Germany | 1985
Digital | 16 mm | 88 min
Language · German
Subtitle · English
The real life of one Turkish immigrant tells more than statistics and the worn-out slogans about foreigner-politics in West-Berlin. The film depicts some facts about the life and the destiny of Melek, a 38 years old Turkish woman, who decides to go back to her home country after 14 years of living and working in Berlin.
It’s the portrait of an unusual person, a woman with quite a lot of chuzpeh and a strong will to survive. She forces us to reconsider the stereotyped idea we commonly have about a “typical” Turkish woman.
It’s impossible to classify Melek into one-sided categories. And the same happens to the film about Melek: it’s a documentary but also a fiction, a collection of images and associations about her Istanbul dreams and her Berlin experiences.
Melek leaves is an attempt to describe the invisible wounds that have marked a “Gastarbeiterin”, a migrant worker, after 14 years in West Germany.
Script | Director · Jeanine Meerapfel
Cast · Melek Tez | Family Kantemir | Niyazi Türgay | Maksud Yilmaz | Erna Krause | Etta Czach
Photography · Johann Feindt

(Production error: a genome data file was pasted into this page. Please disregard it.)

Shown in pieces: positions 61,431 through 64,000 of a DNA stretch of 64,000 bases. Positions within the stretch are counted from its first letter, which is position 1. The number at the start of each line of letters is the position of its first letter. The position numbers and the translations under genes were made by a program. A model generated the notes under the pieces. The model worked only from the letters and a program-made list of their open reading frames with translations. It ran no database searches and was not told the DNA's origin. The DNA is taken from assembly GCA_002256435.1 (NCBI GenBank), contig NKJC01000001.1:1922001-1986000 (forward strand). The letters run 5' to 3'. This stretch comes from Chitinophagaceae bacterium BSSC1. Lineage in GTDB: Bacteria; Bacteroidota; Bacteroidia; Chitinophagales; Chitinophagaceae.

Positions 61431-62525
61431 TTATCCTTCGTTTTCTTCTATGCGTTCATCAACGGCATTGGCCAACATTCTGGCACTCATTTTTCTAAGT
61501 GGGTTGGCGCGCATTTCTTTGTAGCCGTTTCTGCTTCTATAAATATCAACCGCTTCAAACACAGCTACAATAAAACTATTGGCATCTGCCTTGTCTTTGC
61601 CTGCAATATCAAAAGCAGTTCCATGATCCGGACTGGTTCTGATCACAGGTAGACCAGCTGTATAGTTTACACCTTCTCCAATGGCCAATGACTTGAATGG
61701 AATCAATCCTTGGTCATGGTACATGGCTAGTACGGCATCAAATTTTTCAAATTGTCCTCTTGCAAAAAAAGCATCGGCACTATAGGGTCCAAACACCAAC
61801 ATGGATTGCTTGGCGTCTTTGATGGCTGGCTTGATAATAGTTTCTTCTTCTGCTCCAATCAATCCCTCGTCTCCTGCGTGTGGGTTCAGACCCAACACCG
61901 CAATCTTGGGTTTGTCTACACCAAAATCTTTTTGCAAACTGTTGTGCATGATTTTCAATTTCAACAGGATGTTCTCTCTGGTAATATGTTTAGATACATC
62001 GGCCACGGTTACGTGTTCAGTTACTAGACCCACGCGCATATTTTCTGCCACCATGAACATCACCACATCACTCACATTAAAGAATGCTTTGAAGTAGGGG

Sound · Paul Oberle | Margit Eschenbach
Editing · Klaus Volkenborn
Music · Jakob Lichtmann
Production · Journal Film KG, Klaus Volkenborn
German Critics Award · Berlin Film Festival | Germany
Otto-Dibelius-Award of the Evangelical church · Berlin | Germany
Forum of Young Film · Berlin | Germany
BFI-London Film Festival · London | Great Britain
DOK LEIPZIG · Leipzig | Germany
Edinburgh Int. Film Festival · Edinburgh | Great Britain
Festival · Strasbourg/ France
Festival du cinéma du reél · Paris | France
Valladolid Int. Filmfestival · Valladolid | Spain
IFFI · Innsbruck | Austria
“But never before has this topic – despite numerous cinematic efforts to do so – been presented in such a completely unsentimental and yet subtly nuanced way. Here, no wordy accusations are made like wooden hammers; here, affectionate, sharp-eyed and thoughtful observations are enough to make one concerned, angry, to incite one to overcome one’s own helplessness, coupled with a head-turning guilty conscience. Melek leaves – this is cinema of provocation, anger and tension.”Hannoversche Allgemeine, Hanover (gt, 19.04.85)
“For me, this was one of this year’s best Berlinale films because it achieves and moves more than many words, reports or discussions.”TIP, Berlin (Hans-Ulrich Pönack, No. 8/85)
“In this way, she succeeds in evoking new, surprising images and sounds from a subject that seems to be used up today.”Frankfurter Rundschau, Frankfurt am Main (Malte Ludin, 30.04.85)